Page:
WASHINGTON (AP) — Senate Republican leaders are criticizing a bipartisan budget deal, parting ways with their House counterparts who shepherded the measure through that chamber last week.
The split makes it harder for the Republican Party to present a united front as it approaches the midterm election year. And it shows that even modest tweaks in tax and spending policies trigger strong reactions in conservative circles.
Still, senators in both parties say the budget deal should have enough votes to pass and become law, perhaps by Wednesday. And some GOP activists play down the House-Senate divide's implications, saying it's driven by internal congressional politics more than by serious philosophical splits.
"Our leadership gets along pretty well, and coordinates pretty well with each other," said Terry Holt, a longtime Republican strategist and former congressional staffer with close ties to House Speaker John Boehner, R-Ohio.
Holt said it's not unusual for the minority party in the House or Senate to force the other party to provide the overwhelming majority of votes for contentious legislation.
Republicans control the House, and they provided more than half the "yes" votes when the budget deal passed the House 332 to 94. But Republicans hold only 45 of the Senate's 100 seats. GOP leaders are doing little or nothing to help the budget bill survive Tuesday, when a key procedural vote is scheduled.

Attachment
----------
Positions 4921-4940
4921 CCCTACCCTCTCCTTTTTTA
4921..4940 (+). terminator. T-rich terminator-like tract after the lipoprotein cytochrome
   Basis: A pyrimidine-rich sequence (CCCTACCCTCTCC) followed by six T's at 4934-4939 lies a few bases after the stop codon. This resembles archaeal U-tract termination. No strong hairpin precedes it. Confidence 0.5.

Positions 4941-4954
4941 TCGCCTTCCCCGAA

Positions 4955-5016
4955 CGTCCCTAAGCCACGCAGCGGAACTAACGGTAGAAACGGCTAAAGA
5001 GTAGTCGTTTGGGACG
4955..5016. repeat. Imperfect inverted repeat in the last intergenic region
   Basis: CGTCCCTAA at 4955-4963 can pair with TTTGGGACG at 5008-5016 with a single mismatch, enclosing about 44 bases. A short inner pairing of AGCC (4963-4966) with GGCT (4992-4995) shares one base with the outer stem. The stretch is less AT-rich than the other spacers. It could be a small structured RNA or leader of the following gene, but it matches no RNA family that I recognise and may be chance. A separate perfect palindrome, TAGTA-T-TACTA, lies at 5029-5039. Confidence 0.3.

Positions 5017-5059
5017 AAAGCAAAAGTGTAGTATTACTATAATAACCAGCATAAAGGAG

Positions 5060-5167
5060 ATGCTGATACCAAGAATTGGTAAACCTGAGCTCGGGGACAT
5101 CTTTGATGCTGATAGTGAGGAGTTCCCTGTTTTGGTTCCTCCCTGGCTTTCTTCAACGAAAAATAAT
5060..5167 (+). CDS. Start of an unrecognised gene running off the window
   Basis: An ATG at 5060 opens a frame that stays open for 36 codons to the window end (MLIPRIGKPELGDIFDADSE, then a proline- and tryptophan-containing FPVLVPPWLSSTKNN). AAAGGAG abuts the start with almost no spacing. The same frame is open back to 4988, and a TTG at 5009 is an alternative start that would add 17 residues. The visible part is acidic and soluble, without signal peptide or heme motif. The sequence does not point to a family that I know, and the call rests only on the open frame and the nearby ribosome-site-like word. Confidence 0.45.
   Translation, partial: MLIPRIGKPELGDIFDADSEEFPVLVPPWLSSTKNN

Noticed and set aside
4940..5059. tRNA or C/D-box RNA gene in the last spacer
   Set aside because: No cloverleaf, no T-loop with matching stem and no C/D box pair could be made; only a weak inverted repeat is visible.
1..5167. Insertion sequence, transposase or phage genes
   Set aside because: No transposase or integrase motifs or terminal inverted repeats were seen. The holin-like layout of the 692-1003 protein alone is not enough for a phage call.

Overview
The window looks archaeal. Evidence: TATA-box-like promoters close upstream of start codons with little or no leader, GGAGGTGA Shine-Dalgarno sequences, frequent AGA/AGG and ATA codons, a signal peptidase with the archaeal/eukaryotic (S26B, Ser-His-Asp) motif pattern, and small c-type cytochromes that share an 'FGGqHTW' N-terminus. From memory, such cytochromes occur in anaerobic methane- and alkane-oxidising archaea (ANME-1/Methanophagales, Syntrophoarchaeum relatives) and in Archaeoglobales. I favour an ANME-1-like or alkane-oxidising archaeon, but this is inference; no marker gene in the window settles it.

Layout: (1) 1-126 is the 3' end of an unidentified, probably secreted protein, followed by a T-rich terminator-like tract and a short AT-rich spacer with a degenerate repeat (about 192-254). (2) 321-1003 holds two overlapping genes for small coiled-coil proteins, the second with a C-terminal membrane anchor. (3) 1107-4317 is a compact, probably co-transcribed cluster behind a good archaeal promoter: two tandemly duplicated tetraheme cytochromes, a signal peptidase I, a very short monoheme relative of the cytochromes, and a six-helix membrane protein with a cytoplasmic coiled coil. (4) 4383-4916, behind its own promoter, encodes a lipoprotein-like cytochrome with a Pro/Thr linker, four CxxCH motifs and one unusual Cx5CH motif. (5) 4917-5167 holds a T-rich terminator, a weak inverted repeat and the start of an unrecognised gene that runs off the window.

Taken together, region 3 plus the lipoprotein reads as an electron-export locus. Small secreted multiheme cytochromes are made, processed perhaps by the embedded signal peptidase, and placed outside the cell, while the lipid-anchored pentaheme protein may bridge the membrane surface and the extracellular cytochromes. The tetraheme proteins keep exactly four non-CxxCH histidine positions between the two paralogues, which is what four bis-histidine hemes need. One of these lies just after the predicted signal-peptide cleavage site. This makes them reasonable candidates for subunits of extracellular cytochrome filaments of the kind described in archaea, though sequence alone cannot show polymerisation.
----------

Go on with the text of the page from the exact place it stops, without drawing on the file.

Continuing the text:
"This is one of those votes you see fairly regularly," Holt said. "If they don't need people's votes, they don't push them."
Republicans note that a Democratic senator from Illinois, Barack Obama, voted in 2006 against raising the federal debt ceiling, when Republican George W. Bush was president. When Obama became president, he chided Republicans for opposing the same type of debt ceiling increases.
The bipartisan budget bill, which Obama supports, would restore about $63 billion in across-the-board spending cuts scheduled to take effect over the next two years. It calls for $85 billion in budget savings over the next decade. Among other things, it would extend existing cuts to Medicare providers, raise airline security fees and require federal civilian employees to pay more of their pension costs.